The famous temples in Delhi, India, representing multiple religions, are visually, educationally, and culturally significant. As a result, they are frequently visited by tourists who are interested in religion or like admiring the architecture.
Tourists are free to visit, but they must dress modestly (covering their legs and shoulders) and be respectful of believers. Inside the majority of the temples, photography is prohibited. Furthermore, you may be compelled to deposit your goods in a storage locker at the entry for security reasons.
1. Swaminarayan Akshardham
The Swaminarayan Akshardham temple complex is the world’s largest Hindu temple complex and one of Delhi’s most popular tourist attractions. The complex, which is dedicated to promoting Indian culture, was built by the global BAPS Swaminarayan Sanstha spiritual organization and over 8,000 volunteers over five years. The spectacular main temple, with nine amazingly elaborate domes and over 200 pillars, lies at its core. It is composed of exquisitely carved sandstone and marble. There are also 20,000 statues there. Because the complex is so large, plan on spending at least half a day exploring it thoroughly. At dusk, when the architecture is wonderfully illuminated, is the finest time to visit. Following that is a ticketed laser and water show.
2. Lotus Temple
The Baha faith, which originated in Iran and emphasizes oneness, is represented by Delhi’s renowned Lotus Temple. The faith aspires to bring the entire world together by eradicating all prejudices, particularly those based on race and gender. The temple’s unusual design, which resembles a lotus blossom, is particularly interesting. It’s a great way to combine a visit to the ISKCON Temple and Shri Kalkaji Temple nearby, the Qutub Minar, or the trendy Hauz Khas urban hamlet in South Delhi.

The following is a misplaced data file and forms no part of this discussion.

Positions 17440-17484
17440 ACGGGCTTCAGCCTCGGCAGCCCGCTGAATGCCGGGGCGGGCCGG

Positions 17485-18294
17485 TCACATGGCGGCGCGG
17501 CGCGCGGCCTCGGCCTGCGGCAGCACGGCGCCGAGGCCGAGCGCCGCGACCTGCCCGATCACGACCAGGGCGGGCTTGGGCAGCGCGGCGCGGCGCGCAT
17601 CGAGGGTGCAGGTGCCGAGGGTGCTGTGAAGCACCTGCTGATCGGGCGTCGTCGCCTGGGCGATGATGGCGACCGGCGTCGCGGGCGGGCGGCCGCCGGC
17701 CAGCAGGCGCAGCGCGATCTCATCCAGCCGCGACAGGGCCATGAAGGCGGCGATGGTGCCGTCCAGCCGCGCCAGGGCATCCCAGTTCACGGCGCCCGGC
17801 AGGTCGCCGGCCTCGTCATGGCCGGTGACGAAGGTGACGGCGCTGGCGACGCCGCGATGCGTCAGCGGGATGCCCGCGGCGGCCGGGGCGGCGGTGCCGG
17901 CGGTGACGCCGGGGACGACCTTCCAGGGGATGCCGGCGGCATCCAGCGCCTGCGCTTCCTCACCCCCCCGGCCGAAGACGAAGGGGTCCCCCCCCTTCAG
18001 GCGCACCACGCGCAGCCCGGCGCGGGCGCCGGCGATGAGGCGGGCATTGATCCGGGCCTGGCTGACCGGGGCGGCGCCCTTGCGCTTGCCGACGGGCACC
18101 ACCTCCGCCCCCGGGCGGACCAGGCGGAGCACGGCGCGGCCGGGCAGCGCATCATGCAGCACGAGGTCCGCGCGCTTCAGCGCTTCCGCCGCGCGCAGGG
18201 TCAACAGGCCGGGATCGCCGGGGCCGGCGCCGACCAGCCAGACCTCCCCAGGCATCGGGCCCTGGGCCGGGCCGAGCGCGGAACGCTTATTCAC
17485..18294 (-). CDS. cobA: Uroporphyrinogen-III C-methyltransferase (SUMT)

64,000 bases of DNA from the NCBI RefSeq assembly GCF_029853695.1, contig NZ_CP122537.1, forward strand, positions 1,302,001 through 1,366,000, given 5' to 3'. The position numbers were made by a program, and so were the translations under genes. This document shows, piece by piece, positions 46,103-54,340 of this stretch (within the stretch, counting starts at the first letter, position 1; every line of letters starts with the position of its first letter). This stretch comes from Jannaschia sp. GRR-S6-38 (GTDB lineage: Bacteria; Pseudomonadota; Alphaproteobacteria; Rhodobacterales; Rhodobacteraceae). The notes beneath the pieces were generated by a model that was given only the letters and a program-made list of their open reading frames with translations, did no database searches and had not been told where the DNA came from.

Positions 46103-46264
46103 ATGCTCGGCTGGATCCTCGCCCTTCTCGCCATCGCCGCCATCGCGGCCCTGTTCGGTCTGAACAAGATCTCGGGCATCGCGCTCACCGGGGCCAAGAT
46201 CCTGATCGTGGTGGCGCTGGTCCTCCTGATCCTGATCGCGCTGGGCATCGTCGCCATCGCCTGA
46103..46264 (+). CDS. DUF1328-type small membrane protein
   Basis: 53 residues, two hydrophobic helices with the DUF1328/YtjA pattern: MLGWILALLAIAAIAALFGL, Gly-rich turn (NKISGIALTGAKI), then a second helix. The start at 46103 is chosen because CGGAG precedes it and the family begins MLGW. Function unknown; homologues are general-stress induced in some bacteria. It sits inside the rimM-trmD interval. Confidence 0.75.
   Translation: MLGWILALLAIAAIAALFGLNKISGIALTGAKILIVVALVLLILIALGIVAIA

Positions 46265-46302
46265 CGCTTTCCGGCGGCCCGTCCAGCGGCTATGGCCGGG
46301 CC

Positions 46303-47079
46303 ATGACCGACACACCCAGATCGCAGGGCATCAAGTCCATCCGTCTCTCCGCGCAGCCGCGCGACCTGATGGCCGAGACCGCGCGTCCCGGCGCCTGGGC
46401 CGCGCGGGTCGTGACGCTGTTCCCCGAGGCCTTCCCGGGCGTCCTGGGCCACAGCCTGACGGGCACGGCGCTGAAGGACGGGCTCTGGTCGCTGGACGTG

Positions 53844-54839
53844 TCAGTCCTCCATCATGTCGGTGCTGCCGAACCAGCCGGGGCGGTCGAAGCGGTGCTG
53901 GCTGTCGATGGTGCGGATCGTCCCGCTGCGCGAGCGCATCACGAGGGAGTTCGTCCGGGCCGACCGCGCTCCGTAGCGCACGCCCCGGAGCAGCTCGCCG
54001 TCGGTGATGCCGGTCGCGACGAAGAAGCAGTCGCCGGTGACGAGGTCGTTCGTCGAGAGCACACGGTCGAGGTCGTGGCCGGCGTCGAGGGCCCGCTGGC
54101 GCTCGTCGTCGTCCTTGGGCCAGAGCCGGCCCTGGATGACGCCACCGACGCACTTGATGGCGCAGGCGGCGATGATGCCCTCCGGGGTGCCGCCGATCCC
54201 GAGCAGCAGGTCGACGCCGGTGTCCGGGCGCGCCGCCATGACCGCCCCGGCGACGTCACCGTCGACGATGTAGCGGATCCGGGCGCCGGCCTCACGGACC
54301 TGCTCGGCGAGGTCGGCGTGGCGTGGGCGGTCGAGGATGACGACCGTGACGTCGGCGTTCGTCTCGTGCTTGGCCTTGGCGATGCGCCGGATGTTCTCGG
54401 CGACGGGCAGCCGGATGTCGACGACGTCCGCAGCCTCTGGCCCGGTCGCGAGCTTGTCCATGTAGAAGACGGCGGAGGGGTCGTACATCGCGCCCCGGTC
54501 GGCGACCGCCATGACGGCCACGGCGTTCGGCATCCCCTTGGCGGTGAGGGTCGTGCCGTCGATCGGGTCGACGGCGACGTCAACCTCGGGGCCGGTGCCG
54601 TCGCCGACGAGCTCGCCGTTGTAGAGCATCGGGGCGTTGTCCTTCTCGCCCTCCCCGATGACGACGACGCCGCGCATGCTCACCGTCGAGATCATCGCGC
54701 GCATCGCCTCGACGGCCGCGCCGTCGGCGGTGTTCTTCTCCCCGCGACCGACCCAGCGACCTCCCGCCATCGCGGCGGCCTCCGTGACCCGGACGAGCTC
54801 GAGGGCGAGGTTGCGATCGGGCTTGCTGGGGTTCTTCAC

3. Gurudwara Bangla Sahib
The largest and most important Sikh temple in Delhi is Gurudwara Bangla Sahib. It’s conveniently placed near Connaught Place and is well worth a visit if you’re looking for some peace while touring. The shrine was once the home of Mirza Raja Jai Singh (a ruler and commander of the Mughal army) in the 17th century, and Guru Har Krishan, the eighth Sikh guru, lived there.
Most notably, the temple feeds over 10,000 people for free every day. Volunteers are welcome to assist with the preparation of the meal in the community kitchen. To discover more about the religion, go to the Sikh history multimedia museum and art gallery. The temple is available round the clock a day, however, the most atmospheric moments are sunrise and sunset. It is vital to wear a hat.
4. ISKCON Temple
This temple belongs to the International Society for Krishna Consciousness and is known as Sri Radha Parthasarathi Mandir (more commonly known as the Hare Krishna movement). It is devoted to Lord Krishna (a mighty manifestation of Lord Vishnu) and Radharani (in the guise of Radha Parthasarathi), his consort.
The temple’s Vedic Cultural Museum, as well as the uplifting aarti (worship service) and bhajans, will appeal to spiritual searchers (singing of hymns). The aarti is performed numerous times during the day. The prayer hall’s lotus-shaped dome, which is magnificently embellished with religious murals, is another feature. Please keep in mind that the hall is closed from 1 p.m. to 4 p.m. every day. Visit the temple’s Govinda’s restaurant during lunch or dinner for a hearty vegetarian meal.
5. Shri Digambar Jain Lal Mandir
Shri Digambar Jain Lal Mandir (the Red Temple) is the city’s oldest and most well-known Jain temple, located across from the Red Fort in Chandni Chowk. It was built for Jain merchants and army commanders during the Mughal Empire, while the date of the current construction from the 19th century. The temple’s inner worship room is lavishly decorated with exquisite gold artwork. A stunning miniature model of Jainism and full literature are also available at the temple. The bird hospital, located in a separate building within the enclosure, is not to be missed.